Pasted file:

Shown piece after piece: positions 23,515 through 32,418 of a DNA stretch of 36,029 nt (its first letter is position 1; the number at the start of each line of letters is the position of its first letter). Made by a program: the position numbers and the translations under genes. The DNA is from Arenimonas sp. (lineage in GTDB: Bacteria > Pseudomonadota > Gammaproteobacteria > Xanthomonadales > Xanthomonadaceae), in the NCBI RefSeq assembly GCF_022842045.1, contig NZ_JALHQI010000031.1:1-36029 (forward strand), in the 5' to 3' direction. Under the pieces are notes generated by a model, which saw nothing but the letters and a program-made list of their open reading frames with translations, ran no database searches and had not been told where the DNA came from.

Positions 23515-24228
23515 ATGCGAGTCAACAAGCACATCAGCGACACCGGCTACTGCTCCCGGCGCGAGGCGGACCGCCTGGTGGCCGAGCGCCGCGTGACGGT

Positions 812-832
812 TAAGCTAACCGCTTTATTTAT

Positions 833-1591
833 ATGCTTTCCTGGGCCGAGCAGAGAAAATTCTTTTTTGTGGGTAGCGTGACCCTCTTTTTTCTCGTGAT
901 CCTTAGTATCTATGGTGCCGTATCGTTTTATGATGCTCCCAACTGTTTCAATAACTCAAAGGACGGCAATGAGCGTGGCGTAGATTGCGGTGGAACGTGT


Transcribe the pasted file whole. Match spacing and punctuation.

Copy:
Shown piece after piece: positions 23,515 through 32,418 of a DNA stretch of 36,029 nt (its first letter is position 1; the number at the start of each line of letters is the position of its first letter). Made by a program: the position numbers and the translations under genes. The DNA is from Arenimonas sp. (lineage in GTDB: Bacteria > Pseudomonadota > Gammaproteobacteria > Xanthomonadales > Xanthomonadaceae), in the NCBI RefSeq assembly GCF_022842045.1, contig NZ_JALHQI010000031.1:1-36029 (forward strand), in the 5' to 3' direction. Under the pieces are notes generated by a model, which saw nothing but the letters and a program-made list of their open reading frames with translations, ran no database searches and had not been told where the DNA came from.

Positions 23515-24228
23515 ATGCGAGTCAACAAGCACATCAGCGACACCGGCTACTGCTCCCGGCGCGAGGCGGACCGCCTGGTGGCCGAGCGCCGCGTGACGGT

Positions 812-832
812 TAAGCTAACCGCTTTATTTAT

Positions 833-1591
833 ATGCTTTCCTGGGCCGAGCAGAGAAAATTCTTTTTTGTGGGTAGCGTGACCCTCTTTTTTCTCGTGAT
901 CCTTAGTATCTATGGTGCCGTATCGTTTTATGATGCTCCCAACTGTTTCAATAACTCAAAGGACGGCAATGAGCGTGGCGTAGATTGCGGTGGAACGTGT